Who is Responsible for the Water in Flint?

With the Flint water crisis reaching fever pitch as of late, Michigan is drawing national attention for some very unenviable reasons. For one thing, our state leaders have proven themselves to be utterly incompetent, even criminally responsible for gross negligence in this awful situation. Thousands of children have been poisoned with lead and all the citizens of Flint have been exposed to a carcinogenic compound called trihalomethane, due to the attempts the city made to manage and disinfect it’s own water source. After officials decided to obtain water from the Flint River in order to cut costs, instead continuing to purchase already treated water from Lake Huron, transmitted from Detroit, the residents of Flint are now paying the the price with their health, and some with their lives.


Flint is not among the more affluent communities in Michigan, in fact it is one of the poorest. Obviously, if a municipality run by an appointed emergency manager decides to switch a city’s water source from one that’s already being treated and has been working for over 50 years, to an untreated source that would need to be properly monitored and managed, something is bound to go wrong. And from what we’ve seen of the situation so far, it has been absolutely disastrous. Not only did the move cause lead contamination of the entire city’s drinking water, but a whole host of other issues has emerged. Due to lack of oversight, a dismissive approach to the concerns of Flint residents, and total ignorance and neglect on the part of various state and federal officials, the people have been environmentally sickened and economically compromised, and their trust has been completely obliterated.


For all intents and purposes, it appears that Governor Rick Snyder, Flint emergency manager Ed Kurtz, and Mayor Dayne Walling have all been operating under the guidance of complete ignorance throughout the entire process involving Flint’s water supply. As is evidenced by the release of a collection of e-mail communications the governor was involved in throughout this whole debacle, citizen concerns weren’t taken very seriously, scientific data was ignored and dismissed, and even the pleas and warnings from concerned people close to the situation were not taken seriously. Take, for instance, a letter from state representative Sheldon Neely, which was sent to the governor’s office a year ago. There was never any response or action taken in regard to this letter, even though Neely’s tone and his description of the issues in Flint really should have been alarming.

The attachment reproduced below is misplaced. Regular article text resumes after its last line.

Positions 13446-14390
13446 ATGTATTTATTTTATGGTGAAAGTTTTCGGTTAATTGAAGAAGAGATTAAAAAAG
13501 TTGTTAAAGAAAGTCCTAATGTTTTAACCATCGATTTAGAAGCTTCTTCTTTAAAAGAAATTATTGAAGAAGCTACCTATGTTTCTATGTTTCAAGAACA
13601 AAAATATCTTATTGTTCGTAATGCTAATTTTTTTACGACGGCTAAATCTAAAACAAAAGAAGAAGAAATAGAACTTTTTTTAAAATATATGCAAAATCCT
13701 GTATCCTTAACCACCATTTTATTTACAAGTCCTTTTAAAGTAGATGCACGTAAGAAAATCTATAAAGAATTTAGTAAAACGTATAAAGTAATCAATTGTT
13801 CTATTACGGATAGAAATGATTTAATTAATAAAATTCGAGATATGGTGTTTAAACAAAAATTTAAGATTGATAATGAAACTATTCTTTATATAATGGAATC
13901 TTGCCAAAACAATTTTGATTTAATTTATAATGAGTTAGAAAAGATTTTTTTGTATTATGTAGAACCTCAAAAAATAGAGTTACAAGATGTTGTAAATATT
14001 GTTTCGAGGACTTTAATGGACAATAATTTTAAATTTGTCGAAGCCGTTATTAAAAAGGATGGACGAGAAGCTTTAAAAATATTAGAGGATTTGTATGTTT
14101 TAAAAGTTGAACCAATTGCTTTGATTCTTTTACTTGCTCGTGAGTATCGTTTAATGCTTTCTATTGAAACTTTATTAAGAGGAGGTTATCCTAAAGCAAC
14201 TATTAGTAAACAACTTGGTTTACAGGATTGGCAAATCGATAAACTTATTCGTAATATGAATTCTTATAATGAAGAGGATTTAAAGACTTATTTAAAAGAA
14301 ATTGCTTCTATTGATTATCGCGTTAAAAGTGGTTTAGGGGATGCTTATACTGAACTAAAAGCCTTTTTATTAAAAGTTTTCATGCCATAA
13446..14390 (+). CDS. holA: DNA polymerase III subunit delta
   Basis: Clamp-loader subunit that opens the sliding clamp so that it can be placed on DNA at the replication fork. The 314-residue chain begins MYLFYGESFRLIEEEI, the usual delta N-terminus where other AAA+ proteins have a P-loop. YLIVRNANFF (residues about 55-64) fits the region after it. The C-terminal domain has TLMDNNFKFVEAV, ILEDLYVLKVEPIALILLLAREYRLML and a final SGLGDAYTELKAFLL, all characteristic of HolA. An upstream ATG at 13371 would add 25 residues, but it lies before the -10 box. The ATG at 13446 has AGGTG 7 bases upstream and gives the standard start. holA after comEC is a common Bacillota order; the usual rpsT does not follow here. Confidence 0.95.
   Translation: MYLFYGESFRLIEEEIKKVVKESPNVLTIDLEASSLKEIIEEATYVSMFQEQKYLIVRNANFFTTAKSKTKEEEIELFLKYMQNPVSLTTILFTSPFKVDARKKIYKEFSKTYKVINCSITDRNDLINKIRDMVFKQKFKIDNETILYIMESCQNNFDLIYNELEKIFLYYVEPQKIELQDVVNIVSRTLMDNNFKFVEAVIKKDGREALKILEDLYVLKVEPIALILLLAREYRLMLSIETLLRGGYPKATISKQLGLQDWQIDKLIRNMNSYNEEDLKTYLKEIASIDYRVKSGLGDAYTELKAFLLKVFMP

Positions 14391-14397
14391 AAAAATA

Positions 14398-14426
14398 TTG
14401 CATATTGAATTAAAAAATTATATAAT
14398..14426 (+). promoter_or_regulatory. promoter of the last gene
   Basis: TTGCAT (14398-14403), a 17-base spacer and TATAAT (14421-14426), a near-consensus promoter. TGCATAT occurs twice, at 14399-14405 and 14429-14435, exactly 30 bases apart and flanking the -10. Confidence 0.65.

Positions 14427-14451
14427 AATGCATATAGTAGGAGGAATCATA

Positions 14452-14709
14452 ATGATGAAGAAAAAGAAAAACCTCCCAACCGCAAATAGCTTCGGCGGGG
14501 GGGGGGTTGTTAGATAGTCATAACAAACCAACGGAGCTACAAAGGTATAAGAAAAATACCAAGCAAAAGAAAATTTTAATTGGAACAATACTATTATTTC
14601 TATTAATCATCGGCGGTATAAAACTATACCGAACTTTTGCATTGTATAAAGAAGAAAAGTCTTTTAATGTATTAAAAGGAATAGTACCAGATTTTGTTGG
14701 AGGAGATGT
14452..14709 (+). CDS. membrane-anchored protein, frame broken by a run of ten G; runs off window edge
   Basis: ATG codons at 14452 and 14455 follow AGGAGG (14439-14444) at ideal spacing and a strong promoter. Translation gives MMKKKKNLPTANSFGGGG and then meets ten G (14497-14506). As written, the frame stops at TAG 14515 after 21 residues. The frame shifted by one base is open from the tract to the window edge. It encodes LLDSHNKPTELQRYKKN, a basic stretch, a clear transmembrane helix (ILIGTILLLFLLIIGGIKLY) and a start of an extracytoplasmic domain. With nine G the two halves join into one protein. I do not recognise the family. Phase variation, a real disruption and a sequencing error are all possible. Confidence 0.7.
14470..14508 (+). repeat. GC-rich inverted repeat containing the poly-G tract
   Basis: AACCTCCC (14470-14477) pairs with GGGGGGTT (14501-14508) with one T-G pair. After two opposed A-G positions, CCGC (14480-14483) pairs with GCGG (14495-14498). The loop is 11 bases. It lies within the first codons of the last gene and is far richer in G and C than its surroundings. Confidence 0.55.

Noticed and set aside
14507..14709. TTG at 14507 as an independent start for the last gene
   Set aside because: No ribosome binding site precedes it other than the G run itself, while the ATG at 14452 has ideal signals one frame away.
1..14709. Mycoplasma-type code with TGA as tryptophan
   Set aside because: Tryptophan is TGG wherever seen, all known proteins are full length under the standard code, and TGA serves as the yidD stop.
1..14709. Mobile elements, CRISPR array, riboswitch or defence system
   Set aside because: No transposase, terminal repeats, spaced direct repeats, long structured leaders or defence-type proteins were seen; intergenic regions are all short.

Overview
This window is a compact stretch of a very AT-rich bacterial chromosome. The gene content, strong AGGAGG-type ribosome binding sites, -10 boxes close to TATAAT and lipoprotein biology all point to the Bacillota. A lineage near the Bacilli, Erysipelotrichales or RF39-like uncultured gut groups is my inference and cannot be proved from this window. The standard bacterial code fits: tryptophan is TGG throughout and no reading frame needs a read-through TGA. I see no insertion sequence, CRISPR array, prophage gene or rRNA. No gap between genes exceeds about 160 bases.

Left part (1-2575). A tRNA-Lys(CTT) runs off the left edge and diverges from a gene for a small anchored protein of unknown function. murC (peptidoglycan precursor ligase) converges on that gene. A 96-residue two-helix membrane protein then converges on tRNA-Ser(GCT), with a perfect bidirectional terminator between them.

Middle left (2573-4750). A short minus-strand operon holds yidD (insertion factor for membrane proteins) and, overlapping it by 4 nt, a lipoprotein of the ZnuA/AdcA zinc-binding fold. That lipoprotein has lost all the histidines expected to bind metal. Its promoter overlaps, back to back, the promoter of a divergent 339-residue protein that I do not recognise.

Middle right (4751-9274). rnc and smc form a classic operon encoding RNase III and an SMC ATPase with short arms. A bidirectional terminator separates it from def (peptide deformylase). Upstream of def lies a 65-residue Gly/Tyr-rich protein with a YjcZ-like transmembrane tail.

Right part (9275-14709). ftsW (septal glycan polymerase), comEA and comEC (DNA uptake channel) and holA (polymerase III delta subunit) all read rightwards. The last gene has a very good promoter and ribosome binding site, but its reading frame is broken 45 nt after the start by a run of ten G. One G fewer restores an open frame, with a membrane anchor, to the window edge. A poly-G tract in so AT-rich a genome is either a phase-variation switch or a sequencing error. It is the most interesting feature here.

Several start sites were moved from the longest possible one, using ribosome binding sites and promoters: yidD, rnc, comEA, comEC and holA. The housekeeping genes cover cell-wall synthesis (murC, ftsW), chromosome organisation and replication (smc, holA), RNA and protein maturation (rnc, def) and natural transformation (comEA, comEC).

In the past, the city of Flint once had significant water needs, being that it was home to many auto manufacturing plants, as was the case for much of mid-Michigan and a the better part of the Midwest. Not only has the decline of the auto industry been seriously detrimental to cities like Flint and Detroit economically, but the social and environmental after effects have also been quite damaging. It is due to industry that the Flint River has become so corrosive in the first place, and has made it impossible for those who live in the area to rely on it as a source of water. Present day Flint has much less of a need for an abundant water source, but the 100,000 or so people that live there still need and deserve clean water. But apparently this is of little concern to some of our elected and governor appointed officials and even the water utility serving this community.